Industry Trends

Countering Cyberattacks with the Right Kind of AI Security Systems

By Fortinet | November 07, 2019

This is a summary of an article written for Security Week by Fortinet’s CMO and Executive Vice President of Products, John Maddison. The entire article can be accessed here.

In the cybersecurity space, there has always been an unfair advantage for cybercriminals. Adversaries only need to find one vulnerability to wreak havoc on an entire system. All it takes is a single misconfigured device, or outdated operating system. Security teams, however, must work to anticipate hundreds of types of attacks, and then block them on all devices throughout the network. 

That partly explains why spending on cybersecurity continues to grow and could reach $133.8 billion by the year 2022, according to IDC. Even so, cybercrime is still costing enterprises around twice that of their total security spend.

Three Basic Cybersecurity Strategies to Start With

As the stakes get higher as businesses connect more devices and applications to the internet, leaders need to rethink how they approach cybersecurity. As IT teams revise their strategies, there are three strategies they should keep in mind: 

  1. Build Security from Day One: When developing your network, think of security as an integral component to be deployed alongside critical business infrastructure. A common mistake is for organizations to deploy business solutions without consulting their security teams. Security teams then have to scramble to secure these systems in an ad-hoc fashion.  
  2. Cover the Basics: Cybercriminals target low-hanging fruit because it’s easier and cheaper. By simply covering best cybersecurity practices at your organization to ensure strong cyber hygiene, you can eliminate many common risks.  
  3. Leverage Automation: Malicious events can happen in seconds, leaving little or no time for human intervention to make a true impact. Automation can help security teams respond to known threats in real time, while machine learning evaluates standard network behavior to identify abnormalities, thereby reducing dwell time.  

Why Artificial Intelligence is Essential

While automation speeds up response times and machine learning can identify indications of a possible threat, artificial intelligence (AI) can make human-like decisions in a split second and even anticipate future cyber events. However, using AI to protect your system means taking a giant technological leap forward. To determine if a vendor actually has the infrastructure necessary to develop an AI solution, IT leaders need to talk to vendors about their AI development strategies. 

The True Meaning of AI-Based Cyber Security

Capitalizing on new directions in cybersecurity, many vendors now claim AI-based security products. The reality is, however, that many solutions advertised as AI are merely sophisticated scripts combined with a decision tree. Developing true AI is challenging, which is why enterprises need to be skeptical when they’re talking to vendors. 

An AI system needs to be fed enormous amounts of data to be effective. And in order to train an AI, there must also be an artificial neural network (ANN) present, and a deep learning model that will accelerate data analysis. Only then can the AI make use of data to learn, adapt, and evolve.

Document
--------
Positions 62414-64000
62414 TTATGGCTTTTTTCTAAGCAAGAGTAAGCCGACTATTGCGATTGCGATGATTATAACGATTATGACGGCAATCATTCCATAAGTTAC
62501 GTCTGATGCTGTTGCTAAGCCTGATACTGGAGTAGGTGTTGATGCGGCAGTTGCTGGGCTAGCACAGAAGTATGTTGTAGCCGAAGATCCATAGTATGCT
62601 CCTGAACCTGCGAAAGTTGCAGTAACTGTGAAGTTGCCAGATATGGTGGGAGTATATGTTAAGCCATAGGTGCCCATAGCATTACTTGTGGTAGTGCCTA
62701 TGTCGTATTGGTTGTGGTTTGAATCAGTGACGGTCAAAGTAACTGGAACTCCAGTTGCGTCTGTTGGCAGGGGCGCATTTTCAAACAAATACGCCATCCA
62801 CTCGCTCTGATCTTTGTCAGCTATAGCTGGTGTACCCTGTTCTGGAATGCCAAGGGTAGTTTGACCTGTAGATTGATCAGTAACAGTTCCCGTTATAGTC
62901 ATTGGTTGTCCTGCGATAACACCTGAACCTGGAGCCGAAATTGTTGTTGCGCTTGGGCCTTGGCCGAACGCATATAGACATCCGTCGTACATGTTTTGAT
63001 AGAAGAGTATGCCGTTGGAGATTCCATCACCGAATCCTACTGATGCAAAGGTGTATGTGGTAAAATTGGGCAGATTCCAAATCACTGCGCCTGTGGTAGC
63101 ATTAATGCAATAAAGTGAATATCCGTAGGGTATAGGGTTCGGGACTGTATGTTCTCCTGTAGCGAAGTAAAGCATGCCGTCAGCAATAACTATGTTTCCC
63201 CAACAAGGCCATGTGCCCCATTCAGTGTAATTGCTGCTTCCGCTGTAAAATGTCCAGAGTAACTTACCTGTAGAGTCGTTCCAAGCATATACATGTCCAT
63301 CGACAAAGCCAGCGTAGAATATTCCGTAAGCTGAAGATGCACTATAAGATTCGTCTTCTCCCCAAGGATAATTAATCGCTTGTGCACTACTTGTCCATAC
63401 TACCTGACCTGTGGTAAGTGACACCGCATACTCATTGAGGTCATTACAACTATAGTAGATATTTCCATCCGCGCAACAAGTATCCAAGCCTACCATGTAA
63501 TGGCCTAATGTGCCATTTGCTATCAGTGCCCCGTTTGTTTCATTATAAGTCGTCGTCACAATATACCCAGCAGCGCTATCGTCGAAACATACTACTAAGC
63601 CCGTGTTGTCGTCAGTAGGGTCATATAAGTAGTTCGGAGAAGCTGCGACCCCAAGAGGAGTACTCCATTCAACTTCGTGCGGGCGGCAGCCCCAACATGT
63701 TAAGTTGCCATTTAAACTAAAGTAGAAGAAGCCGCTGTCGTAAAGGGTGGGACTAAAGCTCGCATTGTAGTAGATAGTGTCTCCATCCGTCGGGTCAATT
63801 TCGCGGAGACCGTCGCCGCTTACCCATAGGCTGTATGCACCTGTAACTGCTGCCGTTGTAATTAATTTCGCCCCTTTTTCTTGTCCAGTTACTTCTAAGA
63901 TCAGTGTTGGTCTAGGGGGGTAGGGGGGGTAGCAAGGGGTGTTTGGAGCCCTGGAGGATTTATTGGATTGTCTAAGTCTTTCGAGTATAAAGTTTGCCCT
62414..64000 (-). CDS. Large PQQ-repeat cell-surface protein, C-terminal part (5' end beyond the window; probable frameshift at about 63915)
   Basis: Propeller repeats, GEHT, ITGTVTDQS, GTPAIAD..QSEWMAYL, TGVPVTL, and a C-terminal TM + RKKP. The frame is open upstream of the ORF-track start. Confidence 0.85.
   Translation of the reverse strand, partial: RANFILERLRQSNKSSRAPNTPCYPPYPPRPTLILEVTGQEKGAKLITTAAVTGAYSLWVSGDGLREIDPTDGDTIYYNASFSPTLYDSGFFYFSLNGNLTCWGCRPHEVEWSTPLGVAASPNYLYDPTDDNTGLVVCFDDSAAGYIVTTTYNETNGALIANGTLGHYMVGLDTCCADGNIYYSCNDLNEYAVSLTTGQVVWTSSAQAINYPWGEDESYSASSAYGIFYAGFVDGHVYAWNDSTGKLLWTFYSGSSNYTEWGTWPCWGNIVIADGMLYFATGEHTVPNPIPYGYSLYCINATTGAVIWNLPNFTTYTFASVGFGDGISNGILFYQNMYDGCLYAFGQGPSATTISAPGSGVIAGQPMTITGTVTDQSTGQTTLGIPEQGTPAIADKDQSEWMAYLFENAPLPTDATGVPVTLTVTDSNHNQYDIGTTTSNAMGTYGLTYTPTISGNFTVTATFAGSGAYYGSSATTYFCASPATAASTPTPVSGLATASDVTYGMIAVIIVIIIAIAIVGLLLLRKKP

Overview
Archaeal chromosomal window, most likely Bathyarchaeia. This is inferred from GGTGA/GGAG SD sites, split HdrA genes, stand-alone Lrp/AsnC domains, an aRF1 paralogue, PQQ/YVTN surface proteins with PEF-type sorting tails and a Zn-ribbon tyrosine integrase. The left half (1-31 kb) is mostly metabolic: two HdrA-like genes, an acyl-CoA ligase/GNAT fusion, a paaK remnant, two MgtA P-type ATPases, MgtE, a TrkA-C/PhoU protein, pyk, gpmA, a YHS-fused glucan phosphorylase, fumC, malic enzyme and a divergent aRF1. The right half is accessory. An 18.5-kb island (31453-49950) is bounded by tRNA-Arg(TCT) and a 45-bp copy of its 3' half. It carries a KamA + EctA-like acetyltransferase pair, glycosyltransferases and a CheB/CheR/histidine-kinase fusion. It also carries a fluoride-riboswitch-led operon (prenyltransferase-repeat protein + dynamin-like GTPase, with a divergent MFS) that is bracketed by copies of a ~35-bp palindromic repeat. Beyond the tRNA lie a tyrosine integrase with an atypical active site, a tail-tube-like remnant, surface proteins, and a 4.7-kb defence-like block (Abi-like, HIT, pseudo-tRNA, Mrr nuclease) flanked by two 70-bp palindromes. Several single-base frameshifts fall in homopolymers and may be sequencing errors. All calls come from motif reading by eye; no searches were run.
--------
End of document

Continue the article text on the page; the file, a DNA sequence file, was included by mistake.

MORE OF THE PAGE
Here’s a quick checklist of what to look for:

  1. A Massive ANN. Artificial neural networks used to operate an AI system need to be comprised of millions or even billions of nodes to provide adequate processing resources.
  2. Large Volumes of Data. Insufficient data can diminish an AI’s understanding of cyber threats and how to properly respond, resulting in an ineffective product that can make bad decisions about your security. 
  3. Supervised and Unsupervised Learning. The AI system needs to be continually fed massive amounts of  labeled data so the system can learn how to recognize patterns and make decisions. The system is then fed unlabeled data so the AI system can begin to learn on its own by recognizing new patterns. Structured reinforcement is applied throughout to systematically improve AI performance through rewards for correct results. The process is then repeated with incrementally more sophisticated data.
  4. Trained AI Instructors. Proper AI instruction and development requires individuals with years of training and experience.

It can take years of cycling through these steps before an AI program is ready for the field. Keep in mind that meanwhile, cybercriminals are devising new ways to breach enterprise systems. That means there’s a constant supply of new cybercrime data that will need to be continually incorporated into training. AI training models will need to be continually adjusted to new threats, along with new strategies to designed to combat those threats. 

Security leaders are right to be skeptical when they talk to vendors of AI-enabled security services. The learning curve for AI might be steep, but the advantages of a good AI-based security system are well worth the effort. 

This is a summary of an article written for Security Week by Fortinet’s Chief Marketing Officer and Executive Vice President of Products, John Maddison. The entire article can be accessed here.

Find out how Fortinet integrates AI and machine learning capabilities across our Security Fabric to detect, identify, and respond to threats at machine speed.

Read these customer case studies to see how Warrior Invictus Holding Co., Inc. and Infosec Partners are using AI to efficiently collect, analyze, and classify cyber threats to protect their networks.